At the moment of writing this (8 February 2023) Arsenal and Tottenham first teams have played each other in 207 competitive matches ranging from the United League in the 19th century, through the Southern and District Combination at the start of the 20th century, the London League after that, and finally in the First Division and Premier League.
Of these games Arsenal have won (as of 8 February 2023) 86, Tottenham 67 and 54 have been drawn. Many of them have been highly memorable of course, but as a sequence of such games surely none can replace the three league cup matches in February and March 1987 of which the first took place on 8 February.
To give some contetxt in 1979 Arsenal won the FA Cup against Man U in possibly the most famous ending to a final of all time. Alan Sunderland attained immortality and Terry Neill’s tenure as manager got a cup to polish.
But then life went a bit downhill.
- 1980: Losing finalists in the FA Cup
- 1981: Third in the league
- 1982: Fifth in the league
- 1983: 10th in the league and two semi-finals
- 1984: 6th in the league, and Terry Neill is replaced by Don Howe
- 1985: 7th in the league
- 1986: 7th in the league and Don Howe is replaced by Steve Burtenshaw
- 1987: George Graham’s first season as manager, we rise to 4th in the league and win the League Cup. It seemed a long time coming.
The league programme did not start well for George Graham in his first season as manager as we only won two of the first eight games.
On the evening of October 27 1986, after a 0-1 defeat to top club Nottm Forest, Arsenal were 15th below such luminaries as Norwich, Coventry, Wimbledon, Luton, QPR and Oxford United.
What was really awful was that the forward line of Niall Quinn and Charlie Nicholas simply couldn’t score, but with the addition to the squad of Steve Williams, Perry Groves and Martin Hayes things picked up.
These changes didn’t happen all at once, but by match ten the new format was getting established as Arsenal went on a 17 match unbeaten run.
On 4 January 1987 Arsenal beat Tottenham away 2-1 with goals from Tony Adams and Paul Davis with just 37,723 in the stadium. (Crowds were low at the time throughout football. Only 17,561 turned up for the next match at Highbury against Coventry, while Wimbledon and Luton were getting under 10,000 for their home games in the top division).
What was particularly exciting was that after that poor start, by the time of the Coventry game Arsenal had reached the top of the league.
|10||West Ham United||24||9||7||8||37||41||-4||34|
But it couldn’t last, for the Coventry 0-0 draw was the start of 10 games within a win. There was however a recovery of sorts at the end of the season as Arsenal won five and lost three of the last eight to finish the league in fourth place and perhaps most tragically of all, one place behind Tottenham.
At least we did not have the humiliation of ending up lower than Wimbledon and Luton. Forest, the early leaders slumped to 8th, and Leicester, Man City and Villa were relegated.
Meanwhile in the FA Cup we went out to Watford with a 1-3 home defeat in the sixth round on 14 March 1987.
Which left just one competition: the League Cup.
|2 1st leg||Sept 23||Huddersfield (h)||2-0||15194|
|2 2nd leg||Oct 7||Huddersfield (a)||1-1||8713|
|3||Oct 28||Manchester C (h)||3-1||21604|
|4||Nov 18||Charlton A (h)||2-0||28301|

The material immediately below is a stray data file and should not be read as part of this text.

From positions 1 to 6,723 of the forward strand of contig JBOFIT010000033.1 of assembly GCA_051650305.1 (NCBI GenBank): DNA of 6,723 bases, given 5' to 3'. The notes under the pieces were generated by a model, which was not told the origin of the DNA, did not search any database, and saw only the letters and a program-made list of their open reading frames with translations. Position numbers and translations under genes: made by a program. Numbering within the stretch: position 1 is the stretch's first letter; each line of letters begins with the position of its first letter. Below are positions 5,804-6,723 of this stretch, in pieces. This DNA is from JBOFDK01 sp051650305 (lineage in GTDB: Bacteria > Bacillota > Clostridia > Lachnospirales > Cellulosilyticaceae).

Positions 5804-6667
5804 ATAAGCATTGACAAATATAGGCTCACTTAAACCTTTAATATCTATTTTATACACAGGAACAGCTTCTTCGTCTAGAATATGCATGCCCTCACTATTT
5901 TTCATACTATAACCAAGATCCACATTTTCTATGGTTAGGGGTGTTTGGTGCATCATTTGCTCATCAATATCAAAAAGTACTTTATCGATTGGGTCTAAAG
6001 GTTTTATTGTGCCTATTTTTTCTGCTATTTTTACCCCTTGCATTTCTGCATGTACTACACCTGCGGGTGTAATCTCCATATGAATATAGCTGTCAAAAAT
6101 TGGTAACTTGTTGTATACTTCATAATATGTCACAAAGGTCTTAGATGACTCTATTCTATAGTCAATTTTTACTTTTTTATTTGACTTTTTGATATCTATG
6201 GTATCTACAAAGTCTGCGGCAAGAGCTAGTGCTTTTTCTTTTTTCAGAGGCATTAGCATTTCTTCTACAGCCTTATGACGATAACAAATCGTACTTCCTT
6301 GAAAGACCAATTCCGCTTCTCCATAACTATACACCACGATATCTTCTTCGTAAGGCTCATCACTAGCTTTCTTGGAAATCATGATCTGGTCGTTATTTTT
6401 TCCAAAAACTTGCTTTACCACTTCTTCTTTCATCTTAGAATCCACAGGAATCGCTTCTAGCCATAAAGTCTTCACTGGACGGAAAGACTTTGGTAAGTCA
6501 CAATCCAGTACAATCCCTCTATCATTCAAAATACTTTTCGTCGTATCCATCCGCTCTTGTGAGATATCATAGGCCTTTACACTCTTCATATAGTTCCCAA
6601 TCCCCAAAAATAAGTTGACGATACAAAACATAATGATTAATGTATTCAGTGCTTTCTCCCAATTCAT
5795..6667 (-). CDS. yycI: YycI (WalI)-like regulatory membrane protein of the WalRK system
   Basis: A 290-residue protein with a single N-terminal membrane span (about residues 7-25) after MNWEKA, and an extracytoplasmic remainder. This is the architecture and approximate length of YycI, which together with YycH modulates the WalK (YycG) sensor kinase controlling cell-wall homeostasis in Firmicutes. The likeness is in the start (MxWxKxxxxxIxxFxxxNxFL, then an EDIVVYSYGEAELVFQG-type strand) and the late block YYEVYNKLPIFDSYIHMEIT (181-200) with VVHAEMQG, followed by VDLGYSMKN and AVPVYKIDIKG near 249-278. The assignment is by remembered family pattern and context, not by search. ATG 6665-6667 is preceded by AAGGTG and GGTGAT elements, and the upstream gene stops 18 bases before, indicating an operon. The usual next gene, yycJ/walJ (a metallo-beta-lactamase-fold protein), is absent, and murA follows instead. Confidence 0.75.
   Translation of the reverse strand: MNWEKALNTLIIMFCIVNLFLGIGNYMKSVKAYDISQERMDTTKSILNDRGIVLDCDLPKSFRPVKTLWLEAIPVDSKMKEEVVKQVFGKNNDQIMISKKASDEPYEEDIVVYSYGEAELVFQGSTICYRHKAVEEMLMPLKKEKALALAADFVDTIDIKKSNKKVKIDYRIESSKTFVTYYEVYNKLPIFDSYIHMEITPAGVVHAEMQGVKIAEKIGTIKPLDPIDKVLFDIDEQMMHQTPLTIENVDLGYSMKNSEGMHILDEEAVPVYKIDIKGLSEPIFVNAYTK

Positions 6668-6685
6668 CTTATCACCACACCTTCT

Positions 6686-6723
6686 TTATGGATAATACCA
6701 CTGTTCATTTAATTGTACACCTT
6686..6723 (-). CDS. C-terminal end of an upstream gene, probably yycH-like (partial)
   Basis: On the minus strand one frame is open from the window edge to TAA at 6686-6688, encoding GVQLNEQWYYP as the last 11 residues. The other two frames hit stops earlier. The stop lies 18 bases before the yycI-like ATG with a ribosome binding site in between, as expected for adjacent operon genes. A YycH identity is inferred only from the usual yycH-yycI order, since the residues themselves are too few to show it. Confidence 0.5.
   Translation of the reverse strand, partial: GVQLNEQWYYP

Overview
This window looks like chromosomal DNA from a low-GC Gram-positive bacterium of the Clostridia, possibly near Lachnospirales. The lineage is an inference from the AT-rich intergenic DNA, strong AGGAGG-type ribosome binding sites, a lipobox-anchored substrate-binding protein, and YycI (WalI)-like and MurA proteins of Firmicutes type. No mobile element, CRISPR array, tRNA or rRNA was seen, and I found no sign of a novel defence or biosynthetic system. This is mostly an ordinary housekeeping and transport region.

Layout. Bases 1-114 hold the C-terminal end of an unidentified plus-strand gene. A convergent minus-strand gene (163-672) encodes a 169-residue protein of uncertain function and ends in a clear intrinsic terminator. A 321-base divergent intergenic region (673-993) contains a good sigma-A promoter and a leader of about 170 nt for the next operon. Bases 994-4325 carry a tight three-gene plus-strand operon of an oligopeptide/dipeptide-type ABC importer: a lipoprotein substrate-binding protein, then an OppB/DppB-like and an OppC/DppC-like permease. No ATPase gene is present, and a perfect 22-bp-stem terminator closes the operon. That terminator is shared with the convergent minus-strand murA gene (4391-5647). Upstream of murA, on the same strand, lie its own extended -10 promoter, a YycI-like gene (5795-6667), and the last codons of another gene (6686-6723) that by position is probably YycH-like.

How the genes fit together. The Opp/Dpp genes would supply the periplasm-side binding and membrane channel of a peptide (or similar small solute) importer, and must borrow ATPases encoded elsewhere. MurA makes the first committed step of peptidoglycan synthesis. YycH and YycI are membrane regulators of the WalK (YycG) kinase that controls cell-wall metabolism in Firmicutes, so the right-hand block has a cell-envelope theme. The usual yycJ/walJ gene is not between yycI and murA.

|5||Jan 21||Nottingham F (h)||2-0||38617|
|SF 1st leg||Feb 8||Tottenham H (h)||0-1||41306|
|SF 2nd leg||Mar 1||Tottenham H (a)||2-1||37099|
|SF replay||Mar 4||Tottenham H (a)||2-1||41055|
This was the era of 1-0 down, 2-1 up, which led to the creation of a long-running fanzine of that name.
Arsenal were drawn against Tottenham in the semis as shown above. For the first game at home on February 8, Arsenal were without David Rocastle and Viv Anderson and Tottenham won with a goal from Clive Allen goal. When the same player scored after 16 minutes in the return leg it made Tottenham 2-0 up, and the story is that at half time the announcer on the PA relayed details of how Tottenham fans could order cup final tickets. I can’t vouch for that, as I didn’t make it to the away game, and it could be just a story, but the fact is that then, amazingly, Viv Anderson and Niall Quinn both scored. There was extra time, and then a replay, convened on the toss of the coin, at Tottenham (there being no “away goals” rule in the league cup at the time.)
It was a replay in every sense of the word. Allen scored, and there was just eight minutes to go when Ian Allinson equalised. David Rocastle got the winner thereafter. George Graham said, “I hope it’s just the start of a new era for this club.” And he was right.
The Arsenal team was, John Lukic, Viv Anderson, Kenny Sansom, Michael Thomas (Ian Allinson), David O’Leary, Tony Adams, David Rocastle, Paul Davis, Niall Quinn, Charlie Nicholas, Martin Hayes.
The final couldn’t really live up to that excitement, and it looked like Arsenal would be out when Ian Rush scored, because “Liverpool never lose when Rush scores”. I don’t know if that was actually true – or whether it was one of those things that everyone believed just because it was said over and over again by the press, but it certainly wasn’t true on this occasion.
Charlie Nicholas scored both our goals in reply. Neither were magnificent but the sight of Bob Wilson going bonkers as the goals went in remains a memory and a half.
Because of the behaviour of Liverpool fans two years before, English clubs were banned from Europe, and so Arsenal did not get to test themselves against the continent’s top sides. Had we done so I don’t think we would have got too far, for this was just the beginning. But there was so much more to come.